Yury Molodtsov

COO and Partner @ MA Family, where we run communications for tech startups and VC firms.

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Use Raindrop Instead of Native Bookmarks on Twitter and YouTube

Twitter, YouTube, and many other services have built-in bookmarks and playlists encouraging you to save content for later. I encourage you to try using a third-party service instead of them. Raindrop is a great alternative.

Platforms want to lock you down, and it’s easy to save everything right there, but you will likely end up with an endless stream of saved notes you will never revisit.

The main problem with Twitter bookmarks is that they are not very user-friendly. It is difficult to find the tweets you have bookmarked, as they are not organized in any manner. There is no way to search for bookmarked tweets, making it even more difficult to quickly find the tweets you have marked for future use. And most importantly, if the author deletes the original tweet, you will be left with nothing.

YouTube playlists have similar problems. Yes, YouTube provides you with folders, and you can use playlists as intended, although I wonder how important that functionality is. But if the video is deleted, you won’t even be able to figure out what it was, as there’s no title. And you can’t search through your playlists.

Enter Raindrop.

Raindrop is an all-in-one bookmark manager that lets you save any pieces of content, from links and entire articles to tweets, YouTube videos, and separate images. You can organize everything with folders or tags. On top of that, Raindrop provides a powerful search. It can even be used as a read-later app.

If you pay for the subscription, Raindrop will parse all text from saved pages and save a permanent copy – forever. Even if the original website is gone, you can still access it.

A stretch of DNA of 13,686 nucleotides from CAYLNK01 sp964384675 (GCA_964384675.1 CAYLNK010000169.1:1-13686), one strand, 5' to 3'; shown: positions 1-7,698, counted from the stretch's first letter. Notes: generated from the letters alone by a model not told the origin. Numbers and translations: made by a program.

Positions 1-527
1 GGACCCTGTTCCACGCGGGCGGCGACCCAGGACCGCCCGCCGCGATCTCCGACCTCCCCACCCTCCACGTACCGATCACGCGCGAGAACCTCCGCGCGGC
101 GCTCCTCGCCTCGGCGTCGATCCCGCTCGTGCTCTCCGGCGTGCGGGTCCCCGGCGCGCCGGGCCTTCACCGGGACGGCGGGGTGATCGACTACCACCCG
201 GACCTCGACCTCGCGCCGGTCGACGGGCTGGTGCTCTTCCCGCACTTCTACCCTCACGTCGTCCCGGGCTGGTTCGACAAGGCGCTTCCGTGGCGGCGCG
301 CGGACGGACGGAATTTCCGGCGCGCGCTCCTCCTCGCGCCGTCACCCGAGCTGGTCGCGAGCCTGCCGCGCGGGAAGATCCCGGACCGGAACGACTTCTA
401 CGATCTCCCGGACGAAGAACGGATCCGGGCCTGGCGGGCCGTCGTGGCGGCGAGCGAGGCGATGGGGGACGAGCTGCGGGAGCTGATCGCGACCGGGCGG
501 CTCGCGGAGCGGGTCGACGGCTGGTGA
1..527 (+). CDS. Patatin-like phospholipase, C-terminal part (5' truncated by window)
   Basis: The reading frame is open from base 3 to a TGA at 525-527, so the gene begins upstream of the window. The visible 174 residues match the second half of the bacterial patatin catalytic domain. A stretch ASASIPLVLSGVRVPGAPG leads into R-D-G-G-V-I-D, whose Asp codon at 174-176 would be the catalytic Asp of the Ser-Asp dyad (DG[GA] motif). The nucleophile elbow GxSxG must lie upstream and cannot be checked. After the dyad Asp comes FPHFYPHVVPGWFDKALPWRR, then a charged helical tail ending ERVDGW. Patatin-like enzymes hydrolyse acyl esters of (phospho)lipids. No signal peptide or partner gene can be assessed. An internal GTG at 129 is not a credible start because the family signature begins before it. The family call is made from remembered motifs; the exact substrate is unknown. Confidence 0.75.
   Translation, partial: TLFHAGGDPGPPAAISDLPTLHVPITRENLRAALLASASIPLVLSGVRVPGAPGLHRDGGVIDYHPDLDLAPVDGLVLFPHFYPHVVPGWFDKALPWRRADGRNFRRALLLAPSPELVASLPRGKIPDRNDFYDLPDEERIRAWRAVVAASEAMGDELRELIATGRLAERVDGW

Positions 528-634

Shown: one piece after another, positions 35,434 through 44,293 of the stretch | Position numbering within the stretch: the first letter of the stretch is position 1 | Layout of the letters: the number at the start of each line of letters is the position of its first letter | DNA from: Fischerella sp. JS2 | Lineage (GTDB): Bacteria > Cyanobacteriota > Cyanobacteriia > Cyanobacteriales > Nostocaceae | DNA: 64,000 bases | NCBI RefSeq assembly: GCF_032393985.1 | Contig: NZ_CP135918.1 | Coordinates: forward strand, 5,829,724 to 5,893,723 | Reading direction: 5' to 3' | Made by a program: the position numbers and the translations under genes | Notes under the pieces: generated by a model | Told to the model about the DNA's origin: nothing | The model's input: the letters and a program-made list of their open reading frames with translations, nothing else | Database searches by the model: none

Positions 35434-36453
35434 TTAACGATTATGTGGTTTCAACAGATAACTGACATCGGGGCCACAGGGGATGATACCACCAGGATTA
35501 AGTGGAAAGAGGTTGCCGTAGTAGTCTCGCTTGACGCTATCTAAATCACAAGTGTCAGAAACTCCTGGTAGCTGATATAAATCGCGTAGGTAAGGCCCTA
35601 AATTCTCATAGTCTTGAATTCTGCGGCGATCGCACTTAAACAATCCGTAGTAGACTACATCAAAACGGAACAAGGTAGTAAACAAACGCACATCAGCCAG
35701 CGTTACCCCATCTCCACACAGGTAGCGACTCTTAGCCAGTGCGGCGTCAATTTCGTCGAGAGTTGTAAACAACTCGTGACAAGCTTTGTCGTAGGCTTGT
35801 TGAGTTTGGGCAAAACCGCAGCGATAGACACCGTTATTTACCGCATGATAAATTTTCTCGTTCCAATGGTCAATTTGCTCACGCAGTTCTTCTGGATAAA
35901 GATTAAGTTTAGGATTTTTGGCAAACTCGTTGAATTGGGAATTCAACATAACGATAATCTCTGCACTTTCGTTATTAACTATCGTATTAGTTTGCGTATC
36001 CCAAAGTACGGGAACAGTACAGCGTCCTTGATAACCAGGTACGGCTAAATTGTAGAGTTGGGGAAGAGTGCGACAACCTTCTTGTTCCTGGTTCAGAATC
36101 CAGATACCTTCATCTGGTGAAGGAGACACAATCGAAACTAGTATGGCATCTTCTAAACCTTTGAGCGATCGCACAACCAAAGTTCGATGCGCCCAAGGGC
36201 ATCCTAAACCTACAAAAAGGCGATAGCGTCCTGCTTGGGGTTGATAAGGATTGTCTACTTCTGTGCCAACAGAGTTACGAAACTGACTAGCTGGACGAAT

All of that functionality allows you to bookmark tweets and YouTube videos, organize them, and find specific pieces via search.

Raindrop has great apps for the web, Mac, and iOS. You can save anything with a public link using browser extensions and iOS share sheet. That is an important limitation. Instagram is probably one of the largest offenders with its “Saved” functionality. Yes, you can save a link to an Instagram post, but Raindrop won’t be able to parse anything via this link or save any descriptions. That’s why I don’t like when people share recipes on Instagram – but you can save everything manually if you are willing to spend more time.

I find Raindrop extremely useful for saving any kind of guides, tutorials, great services, and utilities I might need one day, libraries of content, and design mock-ups – everything I don’t need daily but might require later. Even its free version is extremely capable.


Raindrop gives you control over your bookmarks, allows you to export them if needed, and integrates with Zapier if you want to build a complicated workflow. You can even share collections with a public link accessible to anyone.

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March 26, 2023

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